I don’t care if we’re fugitives,
we are ceaselessly exalted, rising
like the drowned out of our shirts…

-Denis Johnson

AMERICAN RIVER SKY ALCOHOL FATHER

What is pornography? What is dream?
American River Sky Alcohol Father,
forty years ago, four lifetimes ago,
brown as bourbon, warm, you said to me,
“Sorry sorry sorry sorry sorry.”
Then: “You’re killing your mother.”
And she: “You’re killing your father.”
What do men want? What do fathers want?
Why won’t they go to the mothers?
(What do the mothers want.)
American River Sky Alcohol Father,
your warm hand. Your glass. Your bedside table gun.
The dock, the water, the fragile, tough beach grass.
Your hand. I wouldn’t swim. I wouldn’t fly.

-Jean Valentine

BREATHINGS

i checked him every night
mixing the landing light
with the slow mucous of his snores

if he was quiet I would press
two fingers on his arm
until he breathed again

children need so little air
but i wake every hour
gasping for yesterday

choking on the things
i did not do
the times i did not listen

i check him still
opening his old room
like a tin beneath my bed–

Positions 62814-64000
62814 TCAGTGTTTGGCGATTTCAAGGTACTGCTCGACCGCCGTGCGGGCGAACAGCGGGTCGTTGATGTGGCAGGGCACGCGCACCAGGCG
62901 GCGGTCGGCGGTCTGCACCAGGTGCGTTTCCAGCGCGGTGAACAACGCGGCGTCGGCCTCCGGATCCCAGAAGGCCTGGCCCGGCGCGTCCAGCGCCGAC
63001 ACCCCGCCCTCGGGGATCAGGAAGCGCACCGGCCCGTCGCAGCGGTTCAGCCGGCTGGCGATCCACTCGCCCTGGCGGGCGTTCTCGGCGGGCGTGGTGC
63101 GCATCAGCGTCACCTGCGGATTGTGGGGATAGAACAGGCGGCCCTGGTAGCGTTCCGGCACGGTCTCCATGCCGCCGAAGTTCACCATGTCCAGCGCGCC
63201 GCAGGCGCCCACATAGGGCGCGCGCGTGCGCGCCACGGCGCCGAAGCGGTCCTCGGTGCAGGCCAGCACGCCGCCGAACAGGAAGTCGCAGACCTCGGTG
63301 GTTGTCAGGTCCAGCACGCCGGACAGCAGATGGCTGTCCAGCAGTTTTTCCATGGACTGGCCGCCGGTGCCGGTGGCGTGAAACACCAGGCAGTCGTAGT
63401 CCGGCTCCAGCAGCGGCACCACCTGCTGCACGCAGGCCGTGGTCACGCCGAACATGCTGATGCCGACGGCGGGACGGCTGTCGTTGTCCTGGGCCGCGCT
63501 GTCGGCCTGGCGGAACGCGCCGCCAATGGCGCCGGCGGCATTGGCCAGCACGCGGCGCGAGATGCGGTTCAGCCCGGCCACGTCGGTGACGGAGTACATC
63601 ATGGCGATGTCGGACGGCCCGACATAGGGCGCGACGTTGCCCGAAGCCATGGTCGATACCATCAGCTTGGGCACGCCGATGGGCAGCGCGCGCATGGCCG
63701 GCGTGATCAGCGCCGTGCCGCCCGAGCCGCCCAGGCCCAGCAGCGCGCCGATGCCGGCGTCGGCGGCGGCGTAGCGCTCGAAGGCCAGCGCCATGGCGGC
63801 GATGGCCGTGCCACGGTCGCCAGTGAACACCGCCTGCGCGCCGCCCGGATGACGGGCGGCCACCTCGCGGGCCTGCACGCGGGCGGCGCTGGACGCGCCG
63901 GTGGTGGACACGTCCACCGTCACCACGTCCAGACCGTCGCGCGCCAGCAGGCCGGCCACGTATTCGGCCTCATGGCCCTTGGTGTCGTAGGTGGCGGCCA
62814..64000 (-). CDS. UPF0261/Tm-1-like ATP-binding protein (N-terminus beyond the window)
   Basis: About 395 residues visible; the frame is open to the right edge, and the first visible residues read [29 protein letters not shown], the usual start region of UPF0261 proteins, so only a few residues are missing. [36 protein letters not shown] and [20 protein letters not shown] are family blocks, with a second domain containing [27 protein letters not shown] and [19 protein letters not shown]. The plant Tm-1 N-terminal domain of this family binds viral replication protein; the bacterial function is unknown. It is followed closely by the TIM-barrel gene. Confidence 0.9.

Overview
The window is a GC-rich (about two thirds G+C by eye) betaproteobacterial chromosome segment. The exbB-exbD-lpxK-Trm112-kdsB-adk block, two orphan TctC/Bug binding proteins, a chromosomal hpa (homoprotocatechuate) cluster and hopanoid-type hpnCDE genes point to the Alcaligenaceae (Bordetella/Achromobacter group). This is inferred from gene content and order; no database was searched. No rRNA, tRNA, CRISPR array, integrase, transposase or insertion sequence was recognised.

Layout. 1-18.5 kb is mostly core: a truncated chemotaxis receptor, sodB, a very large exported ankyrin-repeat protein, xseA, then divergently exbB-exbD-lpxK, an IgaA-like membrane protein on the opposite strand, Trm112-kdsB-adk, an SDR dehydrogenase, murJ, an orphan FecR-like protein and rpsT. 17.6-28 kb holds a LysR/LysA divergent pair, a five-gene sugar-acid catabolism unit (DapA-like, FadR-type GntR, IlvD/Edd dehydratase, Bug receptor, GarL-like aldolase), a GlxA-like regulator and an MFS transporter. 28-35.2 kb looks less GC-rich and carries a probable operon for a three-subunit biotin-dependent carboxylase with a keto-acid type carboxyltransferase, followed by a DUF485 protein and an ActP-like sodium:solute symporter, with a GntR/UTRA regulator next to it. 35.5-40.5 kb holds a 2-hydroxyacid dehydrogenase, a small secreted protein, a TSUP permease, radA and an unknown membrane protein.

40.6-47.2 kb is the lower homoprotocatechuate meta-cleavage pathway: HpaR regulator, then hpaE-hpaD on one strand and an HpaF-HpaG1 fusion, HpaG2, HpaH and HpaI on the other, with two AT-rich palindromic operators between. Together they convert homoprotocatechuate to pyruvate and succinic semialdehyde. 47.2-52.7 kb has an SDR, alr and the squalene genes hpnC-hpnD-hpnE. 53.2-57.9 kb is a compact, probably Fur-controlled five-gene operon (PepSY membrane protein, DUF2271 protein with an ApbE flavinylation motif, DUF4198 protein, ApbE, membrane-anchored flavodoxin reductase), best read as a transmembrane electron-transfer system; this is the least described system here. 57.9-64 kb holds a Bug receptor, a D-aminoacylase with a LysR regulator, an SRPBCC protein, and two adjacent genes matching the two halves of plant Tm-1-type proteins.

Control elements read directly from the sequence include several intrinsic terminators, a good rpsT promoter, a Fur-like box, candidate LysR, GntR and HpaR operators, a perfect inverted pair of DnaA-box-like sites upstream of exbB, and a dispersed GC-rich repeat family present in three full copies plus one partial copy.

-Dom Conlon

CORRESPONDENCE

I leave it there
For a while
Like some jagged thing
Until foolish hope
Overcomes hollow experience

And I am told
That the beating heart
I stuffed with the unbroken spiral
Of a small, round apple
And glazed all over
With dark, sticky blood
Was not quite right

I leave it again
Until I tire of the tiny nicks
Each time I pass it by
Then reconcile it
To the rejection heap
Along with the others
That also taught me nothing

And I take up my blade

-Anne Casey

DELINQUENT HEARTS ON THE RAILROAD TRACKS 

Eat the shrooms and desire me. We tag
the car, our tailing Fs and Ss rising
off the rusted side. You say the paint cans
hiss like the king snake curled up under your porch.
I laugh and jake, vodka gunning. The highway
is a distant thrum. When you smash the caboose window
with a rock in your fist I know the drugs are working.
We nimble along the tracks back to stashed
bottles filled with gas and oil. When the train
rolls by we toss and laugh and streak as fire
consumes the side of the cars. It’s a dragon
you brag, and high we rise up over crappy
lives we knuckle drag. We drink and smoke and tag
and dodge the railroad cops bobbing for our necks.
It’s just after midnight and the laughs still come.
I’ve got a scheme to avoid being caught.
When you touch me I know you want me forever.

-Stephen Scott Whitaker

DREAM SONG #57

In a state of chortle sin—once he reflected,
swilling tomato juice—live I, and did
more than my thirstier years.
To Hell then will it maul me? for good talk,
and gripe of retail loss? I dare say not.
I don’t thínk there’s that place

save sullen here, wherefrom she flies tonight
retrieving her whole body, which I need.
I recall a ‘coon treed,
flashlights, & barks, and I was in that tree,
and something can (has) been said for sobriety